The fourth step was my meeting with Thuy Phan, a traditional musician and composer, whom I accompanied during a Vietnamese and contemporary music festival, with volunteer musicians who are also in the orchestra. There the report took on a spiritual dimension, in the mountains of the North (Yen Bai province), and I understood that it was the direction of the film, to start from culture with the orchestra and classical music European, to finish towards nature and Vietnamese culture. The aim of the festival was to fund a bamboo forest!
The fifth stage is my return to France and the structuring of the script, the logging, I had no equipment so I called on a production company, Firgun Recordings, in Fontainebleau, which also helped me a lot. They interviewed me so I could do the narration. At the same time, I did crowdfunding and raised 12,000 euros to finance post-production and the rest of the project, in particular the design of the official illustration of the film which is magnificent and symbolizes the concept of Once upon a bridge in Vietnam. Thanks to this fundraiser, I got closer to the fabric of Vietnamese associations in France and the Vietnamese diaspora.
The sixth step was to start private screenings, and listen to feedback from those around me. I then worked for another year reshaping the film as I wanted, with my new personal studio, and all the artistic freedom I wanted to inject. The film, which was supposed to be 30 minutes long, became a 43-minute film that linked all my musical adventures into a work of art dedicated to my Vietnamese grandmother.
Now, I’m at the end of the project, I still have a few screenings – notably at the Hanoi Creative Design Festival in Hanoi on November 13, at Columbia University on November 17, at Sciences Po Le Havre at the end of November… I want to organize as many conferences as possible , screenings, concerts, to trigger a craze for music in Vietnam and offer a point of view that differs from that of travel agencies and the war. This film allowed me to become a resident at Arte this year in Paris, in their new incubator, and to learn a lot of things. I hope to be able to sell the film one day, or to popularize it once it is published online.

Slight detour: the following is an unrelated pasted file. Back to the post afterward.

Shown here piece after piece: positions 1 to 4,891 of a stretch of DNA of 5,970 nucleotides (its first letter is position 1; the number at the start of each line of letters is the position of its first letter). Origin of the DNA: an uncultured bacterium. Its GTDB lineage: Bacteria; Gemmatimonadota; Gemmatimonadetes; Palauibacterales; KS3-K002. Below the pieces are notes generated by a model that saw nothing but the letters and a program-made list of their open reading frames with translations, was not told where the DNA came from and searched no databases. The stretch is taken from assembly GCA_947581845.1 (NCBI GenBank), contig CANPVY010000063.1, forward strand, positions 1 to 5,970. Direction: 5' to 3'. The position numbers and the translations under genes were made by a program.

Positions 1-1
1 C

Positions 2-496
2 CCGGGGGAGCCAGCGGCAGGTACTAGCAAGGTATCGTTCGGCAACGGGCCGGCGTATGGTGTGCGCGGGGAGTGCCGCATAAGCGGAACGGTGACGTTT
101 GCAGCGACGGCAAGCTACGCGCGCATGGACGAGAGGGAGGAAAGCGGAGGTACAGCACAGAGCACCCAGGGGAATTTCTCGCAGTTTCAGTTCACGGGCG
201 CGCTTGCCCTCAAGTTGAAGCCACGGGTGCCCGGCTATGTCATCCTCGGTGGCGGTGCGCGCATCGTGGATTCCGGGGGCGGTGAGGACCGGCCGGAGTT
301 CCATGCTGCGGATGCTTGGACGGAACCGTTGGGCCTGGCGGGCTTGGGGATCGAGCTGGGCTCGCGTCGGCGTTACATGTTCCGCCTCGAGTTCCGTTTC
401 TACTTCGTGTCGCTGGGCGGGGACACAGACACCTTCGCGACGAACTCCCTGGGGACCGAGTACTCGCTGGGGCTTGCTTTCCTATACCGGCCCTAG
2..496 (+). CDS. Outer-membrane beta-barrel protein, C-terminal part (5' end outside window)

“Once upon a bridge in Vietnam” and classical music in Vietnam
LPJ: Can you describe the connection between Vietnamese and French music that you have been able to experience and observe?
I met a lot of different characters, and they all shared their love for French music with me. There is a lot of French music in the film, like Plaisir d’amour, an old melancholic French song sung by a blind choir, who had also sung Charles Aznavour’s Comedians to me. We can say that the Vietnamese anthem composed by Van Cao that we hear at the beginning of the film is also quite similar to the Marseillaise.
The most interesting story, I find, is that of these very old wind instruments, brass instruments, which serve as production models for craftsmen in Nam Dinh province. When I saw these antiques, some of which dated from the first half of the 19th century, I had the impression of being in direct contact with the past. It is an important legacy of French Christian missionaries who used these instruments to accompany masses.